Nashville Opera Artistic Director ready to bring ‘Tales of Hoffmann’ to Nashville audiences

Tales of Hoffmann APR 4 + 6 TPAC

Tales of Hoffmann is an opera unlike any that Nashville audiences have seen before, and Nashville Opera Artistic Director John Hoomes knows that it is a piece audiences need to experience. Fantasy, strange characters, top artists and an imaginative art-deco set come together to bring this grand opera to the city April 4 at 7 p.m. and April 6 at 8 p.m.  

“This has always been a piece that I’ve wanted to do, and I’ve never done it before,” says John, who has directed over 150 music theatre and opera productions across the continent. “I think it’s a piece that needs to be done.”  

Prologue ending Luther Messieurs on va lever le rideau

Tales of Hoffmann tells the stories of poet E.T.A. Hoffmann through his journey with the creative process and the three women that have served as the loves of his life. Opera-goers experience his three heartbreaks and how they have kept him away from his identity as a creative artist.  

“This piece is about Hoffmann’s life. If it were Hollywood, I’d call it a fantasy biopic.” 

Told in five acts, the line is blurred between reality and dreams. The prologue and epilogue present reality as Hoffmann and his friends gather in a bar room to talk about love lost, while the three middle acts tell the tales of Hoffmann’s loves and broken heart.  

“It’s almost like doing four operas at the same time,” says John, who compares the three middle acts to television episodes like The Twilight Zone and Black Mirror.  

It has a lot of fantasy elements, which, in his day, were considered very edgy and avant-garde,” says John. “Like you have one man in the first story whose job is as an eyeball salesman. He sings a whole song about all the different eyes and the different glasses he sells and how you can see in the future, how you can see into a woman’s heart with the glasses, or how he has replacement eyes if you don’t like yours. It’s very strange.”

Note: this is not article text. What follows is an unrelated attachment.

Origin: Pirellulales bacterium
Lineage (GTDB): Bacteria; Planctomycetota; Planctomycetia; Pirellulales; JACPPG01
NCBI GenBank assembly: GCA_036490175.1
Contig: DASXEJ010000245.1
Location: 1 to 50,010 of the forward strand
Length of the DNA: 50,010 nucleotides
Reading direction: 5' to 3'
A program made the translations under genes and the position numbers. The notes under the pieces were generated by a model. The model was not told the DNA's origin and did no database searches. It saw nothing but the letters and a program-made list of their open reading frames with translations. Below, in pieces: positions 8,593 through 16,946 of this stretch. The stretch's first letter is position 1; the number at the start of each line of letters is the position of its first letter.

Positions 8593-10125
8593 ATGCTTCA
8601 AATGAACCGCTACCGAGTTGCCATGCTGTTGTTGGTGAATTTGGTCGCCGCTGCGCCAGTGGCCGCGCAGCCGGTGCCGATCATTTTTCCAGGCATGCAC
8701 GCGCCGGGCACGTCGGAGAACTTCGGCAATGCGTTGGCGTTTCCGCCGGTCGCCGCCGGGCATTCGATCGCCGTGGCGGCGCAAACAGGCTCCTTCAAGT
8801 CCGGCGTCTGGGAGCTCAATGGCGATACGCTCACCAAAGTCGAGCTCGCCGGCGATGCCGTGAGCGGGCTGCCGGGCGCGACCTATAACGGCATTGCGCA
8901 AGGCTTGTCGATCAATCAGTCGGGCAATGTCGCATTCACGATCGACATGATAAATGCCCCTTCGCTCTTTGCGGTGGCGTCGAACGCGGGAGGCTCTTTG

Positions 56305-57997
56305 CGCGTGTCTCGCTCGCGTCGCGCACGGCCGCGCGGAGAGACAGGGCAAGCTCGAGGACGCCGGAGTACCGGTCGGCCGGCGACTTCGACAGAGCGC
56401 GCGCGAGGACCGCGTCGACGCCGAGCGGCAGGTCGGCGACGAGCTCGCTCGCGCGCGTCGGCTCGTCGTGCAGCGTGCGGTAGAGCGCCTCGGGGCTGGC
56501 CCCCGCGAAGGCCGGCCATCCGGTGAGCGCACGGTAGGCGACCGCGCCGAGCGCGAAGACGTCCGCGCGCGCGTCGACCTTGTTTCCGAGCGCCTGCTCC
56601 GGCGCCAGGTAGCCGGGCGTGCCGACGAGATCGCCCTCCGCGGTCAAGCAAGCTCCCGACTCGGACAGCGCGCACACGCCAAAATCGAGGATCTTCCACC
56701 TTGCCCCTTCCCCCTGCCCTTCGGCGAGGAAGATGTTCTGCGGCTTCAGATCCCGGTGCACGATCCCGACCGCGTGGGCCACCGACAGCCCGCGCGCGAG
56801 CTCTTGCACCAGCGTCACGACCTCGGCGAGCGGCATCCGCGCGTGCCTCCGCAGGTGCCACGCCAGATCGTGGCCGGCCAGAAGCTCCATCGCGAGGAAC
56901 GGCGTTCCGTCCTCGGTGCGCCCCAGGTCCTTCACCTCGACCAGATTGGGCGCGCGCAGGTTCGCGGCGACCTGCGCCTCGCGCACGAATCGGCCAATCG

Noah Stewart

Bringing these strange and fantastical moments to life are both new and old faces to the opera. Alongside the Nashville cast, Noah Stewart, Inna Dukach, Zachary James and John Easterlin have traveled to Music City to play the principal roles. With backgrounds in performances all over the world, high-level and incredible artistry is guaranteed.  

Whether seasoned opera attendees or newcomers, the Nashville Opera is committed to creating a personal, theatrical experience. One way this is accomplished is through including English titles above the stage that translate the opera, sung in French, to ensure audience’s understanding of the piece.  

“I translate them and write them. Sometimes I give them what I call a ‘Hollywood punch-up,’ so sometimes there are more contemporary references of the phraseology is in a way that is easier to read and understand,” says John 

For John, creating this personal experience allows the audiences to walk away with that common, emotional experience that opera is all about.  

“I hope they take away the emotional experience, because that’s really what we’re about – the emotion of how the drama and the music work together, the unifying experience that everybody, no matter who they are, they have the same emotions,” says John. ‘When an opera really works, where the cast is on, the music is working, the drama is working and the audience is there, there is nothing else like it.”  

For tickets to Tales of Hoffman, visit or call our box office 615-782-4040.